“Stop that,” I said, closing my eyes.
“What?” he asked.
“Stop feeling sorry for me, I don’t want that.” I opened the door.
“Then what do you want, Regan?” He looked at me, annoyance now coloring his tone.
“Why are you getting annoyed with me?” I demanded.
“Because you’re the one running around feeling sorry for yourself!” he shouted. “All you do is mope around, and when someone tries to help, you just shut them down!”
I rushed inside and up the stairs to my room. My room was the only place I wanted to be, the only place I would ever want to be.
I flopped down on my floral quilt lying across my bed. I was exhausted, and a nap seemed like the best thing.
I closed my eyes, and soon fell into a deep sleep.
I could feel that it had been awhile since I fell asleep. My body was stiff, like I hadn’t moved at all in hours. I opened my eyes, and noticed that the sky outside my window was pitch black.
I looked over to my clock, and in red lights it said 3:04 in the morning. I sighed. I knew that I wouldn’t be able to go back to sleep, but I didn’t want to start getting ready for school now.
I quickly realized I didn’t want to be in this hot bedroom anymore. I didn’t want to even be in this house that soon wouldn’t be mine.
I couldn’t breathe. My breaths were coming in and out in loud, wild gasps. It felt like my lungs were closing in on me. I jumped up, grabbed my shoes, and ran outside.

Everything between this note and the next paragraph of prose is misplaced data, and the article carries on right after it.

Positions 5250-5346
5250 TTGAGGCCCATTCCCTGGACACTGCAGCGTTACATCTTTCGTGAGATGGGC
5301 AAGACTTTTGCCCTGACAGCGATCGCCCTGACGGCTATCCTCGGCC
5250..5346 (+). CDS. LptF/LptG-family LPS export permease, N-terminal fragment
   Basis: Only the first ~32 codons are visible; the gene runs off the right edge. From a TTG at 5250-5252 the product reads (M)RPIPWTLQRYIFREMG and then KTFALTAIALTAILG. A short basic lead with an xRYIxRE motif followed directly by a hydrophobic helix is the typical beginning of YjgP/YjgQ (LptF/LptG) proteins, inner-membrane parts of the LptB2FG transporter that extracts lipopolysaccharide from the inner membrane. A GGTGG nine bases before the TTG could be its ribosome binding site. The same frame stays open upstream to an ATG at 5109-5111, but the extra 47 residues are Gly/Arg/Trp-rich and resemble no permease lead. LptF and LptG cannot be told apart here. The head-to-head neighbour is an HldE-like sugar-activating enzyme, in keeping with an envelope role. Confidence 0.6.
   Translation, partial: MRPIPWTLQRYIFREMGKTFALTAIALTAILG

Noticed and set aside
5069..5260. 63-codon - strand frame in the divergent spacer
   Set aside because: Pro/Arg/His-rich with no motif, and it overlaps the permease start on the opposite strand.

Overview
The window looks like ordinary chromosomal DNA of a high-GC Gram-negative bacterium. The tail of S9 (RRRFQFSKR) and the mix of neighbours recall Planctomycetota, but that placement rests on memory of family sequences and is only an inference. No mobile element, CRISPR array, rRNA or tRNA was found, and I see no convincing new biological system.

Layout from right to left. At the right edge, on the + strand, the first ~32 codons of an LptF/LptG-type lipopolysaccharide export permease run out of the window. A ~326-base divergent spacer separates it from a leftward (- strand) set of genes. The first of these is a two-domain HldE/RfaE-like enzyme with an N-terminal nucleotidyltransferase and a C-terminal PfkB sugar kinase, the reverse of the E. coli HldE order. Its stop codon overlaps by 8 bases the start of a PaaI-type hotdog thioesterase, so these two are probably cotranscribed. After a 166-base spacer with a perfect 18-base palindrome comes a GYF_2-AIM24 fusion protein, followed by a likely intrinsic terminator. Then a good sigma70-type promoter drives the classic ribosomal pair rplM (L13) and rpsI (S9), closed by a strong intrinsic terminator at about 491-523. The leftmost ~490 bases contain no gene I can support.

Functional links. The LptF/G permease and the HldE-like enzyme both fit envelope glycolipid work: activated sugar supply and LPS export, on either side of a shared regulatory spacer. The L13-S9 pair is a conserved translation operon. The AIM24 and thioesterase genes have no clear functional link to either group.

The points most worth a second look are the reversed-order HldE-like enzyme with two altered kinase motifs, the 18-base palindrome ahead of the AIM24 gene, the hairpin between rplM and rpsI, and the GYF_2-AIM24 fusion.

I sat on the edge of the road, the damp grass soaking the jeans I slept in. It was completely dark except for the single streetlight above me.
I sat for what felt like hours. I had finally decided to go inside when I heard a car coming. I looked up and saw a silver Nissan coming towards me. I backed up.
The car stopped in front of me, and the window rolled down, revealing a guy. He was young, no older than 23, and incredibly attractive. He gave me a warm smile, flashing his brilliant white teeth.
“Hello,” he said. His voice was warm, inviting. I backed up a half a step.
“Hi,” I said timidly.
“What are you doing out so late?” he wondered.
I could barely see him in the dark, but it looked like he had ashy blond hair and blue eyes.
“I was wondering the same thing about you,” I said, my voice shaky.
“Oh, I’m in town visiting some old friends, and I just got here and I’m looking for a gas station.” He smiled. “Do you, by any chance, know where one is?”
I nodded. “The nearest one is up the street, stay on 231 until you come to a four-way stop, and then turn right and you’ll see Buddy’s Gas.”
“Thank you,” he said. “I’m David, if you were wondering.”
“I’m Regan,” I said, backing up even more. He seemed plenty nice, but I knew better than to get close to him.
“Would you like me to give you a ride home?” he asked. My eyes widened.
“No, thank you,” I whispered. “My house is right down the road.”
“Please, I insist,” he persisted.
“No, I’m fine.”
“It’s really no trouble,” he said, much less kind. He seemed to be getting aggravated, impatient.
“I’ll just be going,” I said, turning, poised to run.
I heard him getting out of the car, and then I took off sprinting. I didn’t realize how far I’d gone from the house until I was trying to get back.
Before I could get anywhere near the house, I felt something hit the back of my head, and I hit the ground, my vision turning black and I sunk into unconsciousness.